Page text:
The aforementioned and other objects and features of the invention will be apparent from the following detailed description of specific embodiments thereof, when read in conjunction with the accompanying drawings, in which:
FIG. 1 shows the installation of a typical embodiment of the cargo stabilizing apparatus incorporating the present invention;
FIG. 2 shows a perspective view of an end section of the embodiment of FIG. 1;
FIG. 3 is a section view detail showing the operation of the latching assembly of FIG. 2;
FIG. 4 is a section view detail showing the operation of an alternative latching assembly;
FIG. 5 is a plan view of either anchoring track of FIG. 1;
FIG. 6 is a view of an alternative installation of the cargo stabilizing apparatus incorporating the present invention.
FIG. 7 shows an embodiment similar to FIG. 1 but with two telescoping end assemblies; and
FIG. 8 is a view of an alternative installation of the cargo stabilizing apparatus incorporating the present invention.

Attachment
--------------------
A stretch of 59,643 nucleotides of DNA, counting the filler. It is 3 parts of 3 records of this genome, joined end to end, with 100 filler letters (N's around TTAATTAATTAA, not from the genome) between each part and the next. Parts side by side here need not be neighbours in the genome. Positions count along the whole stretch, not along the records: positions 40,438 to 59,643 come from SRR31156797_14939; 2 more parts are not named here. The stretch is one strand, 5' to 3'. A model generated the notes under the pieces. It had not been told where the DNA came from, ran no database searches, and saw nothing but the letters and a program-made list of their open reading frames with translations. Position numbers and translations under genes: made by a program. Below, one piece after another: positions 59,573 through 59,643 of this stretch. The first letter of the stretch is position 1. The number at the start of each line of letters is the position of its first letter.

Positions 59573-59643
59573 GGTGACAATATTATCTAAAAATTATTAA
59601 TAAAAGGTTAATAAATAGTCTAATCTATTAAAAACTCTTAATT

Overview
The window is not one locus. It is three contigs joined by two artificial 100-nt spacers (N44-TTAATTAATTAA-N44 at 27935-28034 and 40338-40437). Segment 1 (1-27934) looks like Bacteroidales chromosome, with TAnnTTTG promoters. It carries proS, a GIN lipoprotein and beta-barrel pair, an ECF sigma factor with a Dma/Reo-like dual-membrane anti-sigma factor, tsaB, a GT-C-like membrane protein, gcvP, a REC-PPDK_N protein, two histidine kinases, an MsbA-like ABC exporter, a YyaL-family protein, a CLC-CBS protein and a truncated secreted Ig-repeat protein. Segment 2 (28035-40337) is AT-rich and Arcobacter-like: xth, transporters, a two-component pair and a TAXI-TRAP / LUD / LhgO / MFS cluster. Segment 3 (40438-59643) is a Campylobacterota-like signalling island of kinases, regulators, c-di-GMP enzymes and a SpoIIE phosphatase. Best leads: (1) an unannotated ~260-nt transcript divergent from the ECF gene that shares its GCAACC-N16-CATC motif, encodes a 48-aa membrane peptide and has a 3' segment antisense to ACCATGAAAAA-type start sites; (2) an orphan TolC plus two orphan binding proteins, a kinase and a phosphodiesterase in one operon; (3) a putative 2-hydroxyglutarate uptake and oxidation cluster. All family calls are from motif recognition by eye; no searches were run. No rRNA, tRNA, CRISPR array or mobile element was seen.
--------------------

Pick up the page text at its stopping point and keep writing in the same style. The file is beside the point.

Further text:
In FIG. 1 is shown a typical embodiment of cargo stabilizing apparatus 20 incorporating the present invention, as it is installed between cargo receptacle walls 21L and 21R. Apparatus 20 includes beam assembly 22 installed in anchoring tracks 23L and 23R and beam assembly 22 is seen to include rectangular tube 25, with locking end piece 24 and latching end assembly 26 fitted within the opposite ends thereof. Locking end piece 24 and latching end assembly 26 include hook members 27 and 28, extending into rectangular slots 29 and 30 respectively so as to engage anchoring tracks 23L and 23R. Locking end piece 24 is fixedly attached within rectangular tube 25 by rivets 31, and beam assembly 22 must be inclined at an angle in order to pass hook member 27 through and into rectangular slot 29. Having accomplished this, bringing beam assembly 22 to a position substantially perpendicular to wall 21L also rotates surface 24U of locking end piece 24 through and into rectangular slot 29, to fill the length thereof and provide locking engagement with anchoring track 23L, so long as perpendicularity is maintained. Latching end assembly 26 is fitted for telescopic movement within rectangular tube 25, with the limits of this movement being set by contact of retaining pin 32 with the ends of slot 33. Latching end assembly 26 includes pivotal latching member 34, which fills the length of rectangular slot 30 and holds hook member 28 in positive engagement with anchoring track 23R as is described below in greater detail.